LaCanne and Lundgren, 2018

LaCanne, C. E., & Lundgren, J. G.; “Regenerative agriculture: merging farming and natural resource conservation profitably;” PeerJ, 2018, 6, e4428; DOI: 10.7717/peerj.4428.


Most cropland in the United States is characterized by large monocultures, whose productivity is maintained through a strong reliance on costly tillage, external fertilizers, and pesticides (Schipanski et al., 2016). Despite this, farmers have developed a regenerative model of farm production that promotes soil health and biodiversity, while producing nutrient-dense farm products profitably. Little work has focused on the relative costs and benefits of novel regenerative farming operations, which necessitates studying in situ, farmer-defined best management practices. Here, we evaluate the relative effects of regenerative and conventional corn production systems on pest management services, soil conservation, and farmer profitability and productivity throughout the Northern Plains of the United States. Regenerative farming systems provided greater ecosystem services and profitability for farmers than an input-intensive model of corn production. Pests were 10-fold more abundant in insecticide-treated corn fields than on insecticide-free regenerative farms, indicating that farmers who proactively design pest-resilient food systems outperform farmers that react to pests chemically. Regenerative fields had 29% lower grain production but 78% higher profits over traditional corn production systems. Profit was positively correlated with the particulate organic matter of the soil, not yield. These results provide the basis for dialogue on ecologically based farming systems that could be used to simultaneously produce food while conserving our natural resource base: two factors that are pitted against one another in simplified food production systems. To attain this requires a systems-level shift on the farm; simply applying individual regenerative practices within the current production model will not likely produce the documented results. FULL TEXT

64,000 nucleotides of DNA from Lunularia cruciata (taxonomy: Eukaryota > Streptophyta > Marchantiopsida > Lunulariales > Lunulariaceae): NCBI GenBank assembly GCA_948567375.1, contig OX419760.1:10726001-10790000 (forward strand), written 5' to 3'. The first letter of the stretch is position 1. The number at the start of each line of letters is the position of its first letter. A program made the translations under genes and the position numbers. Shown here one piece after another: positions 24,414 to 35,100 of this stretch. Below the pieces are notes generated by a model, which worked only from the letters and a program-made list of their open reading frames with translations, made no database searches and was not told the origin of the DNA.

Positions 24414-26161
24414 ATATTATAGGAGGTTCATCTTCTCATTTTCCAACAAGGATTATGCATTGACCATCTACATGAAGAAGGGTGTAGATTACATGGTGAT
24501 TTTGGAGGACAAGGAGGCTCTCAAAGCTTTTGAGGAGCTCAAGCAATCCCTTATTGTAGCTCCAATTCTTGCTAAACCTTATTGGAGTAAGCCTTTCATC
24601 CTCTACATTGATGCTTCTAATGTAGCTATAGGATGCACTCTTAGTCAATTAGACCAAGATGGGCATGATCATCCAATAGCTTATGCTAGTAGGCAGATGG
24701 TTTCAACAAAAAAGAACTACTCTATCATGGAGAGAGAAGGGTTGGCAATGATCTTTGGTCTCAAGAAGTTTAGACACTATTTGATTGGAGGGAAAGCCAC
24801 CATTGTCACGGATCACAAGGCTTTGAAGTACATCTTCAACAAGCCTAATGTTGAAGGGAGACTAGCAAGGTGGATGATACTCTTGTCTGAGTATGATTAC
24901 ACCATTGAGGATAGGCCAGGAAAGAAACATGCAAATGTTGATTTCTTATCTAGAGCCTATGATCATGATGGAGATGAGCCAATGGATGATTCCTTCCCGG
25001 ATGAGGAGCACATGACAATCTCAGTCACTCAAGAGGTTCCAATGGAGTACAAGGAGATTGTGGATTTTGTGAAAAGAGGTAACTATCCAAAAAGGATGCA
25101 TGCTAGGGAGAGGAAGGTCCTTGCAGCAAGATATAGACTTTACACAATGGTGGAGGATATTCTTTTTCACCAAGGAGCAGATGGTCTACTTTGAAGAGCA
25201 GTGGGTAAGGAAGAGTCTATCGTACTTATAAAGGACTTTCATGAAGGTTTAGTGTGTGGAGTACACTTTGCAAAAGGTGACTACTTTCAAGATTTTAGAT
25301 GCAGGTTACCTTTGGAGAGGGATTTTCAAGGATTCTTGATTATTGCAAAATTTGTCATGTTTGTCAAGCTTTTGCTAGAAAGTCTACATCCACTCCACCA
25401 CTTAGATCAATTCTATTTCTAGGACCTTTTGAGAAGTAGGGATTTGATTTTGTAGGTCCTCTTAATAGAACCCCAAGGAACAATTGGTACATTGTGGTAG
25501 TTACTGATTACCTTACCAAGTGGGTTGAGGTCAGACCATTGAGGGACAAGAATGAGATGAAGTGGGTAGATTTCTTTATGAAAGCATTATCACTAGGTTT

Mariyono, 2008

Mariyono, Joko; “Direct and indirect impacts of integrated pest management on pesticide use: a case of rice agriculture in Java, Indonesia;” Pest Management Science, 2008, 64(10), 1069-1073; DOI:10.1002/ps.1602.


BACKGROUND: Integrated pest management (IPM) technology has been disseminated since 1989 in Indonesia to cut down pesticide use, but the adoption and diffusion of the technology are still debated. This study aims to estimate the models of demand for pesticides and to analyse the impact of IPM technology on pesticide use. Aggregate cross-section time series data from 1990-1998 are used.

RESULTS: The results show that IPM technology reduces the use of pesticides by improving the process of rice production, such that pesticides are more efficiently used. In this case, the IPM technology is not a pest control technique.

CONCLUSION There is an indication that IPM technology has been adopted by farmers. This is evidence that the IPM programme in Indonesia was successful in this area. Copyright ? 2008 Society of Chemical Industry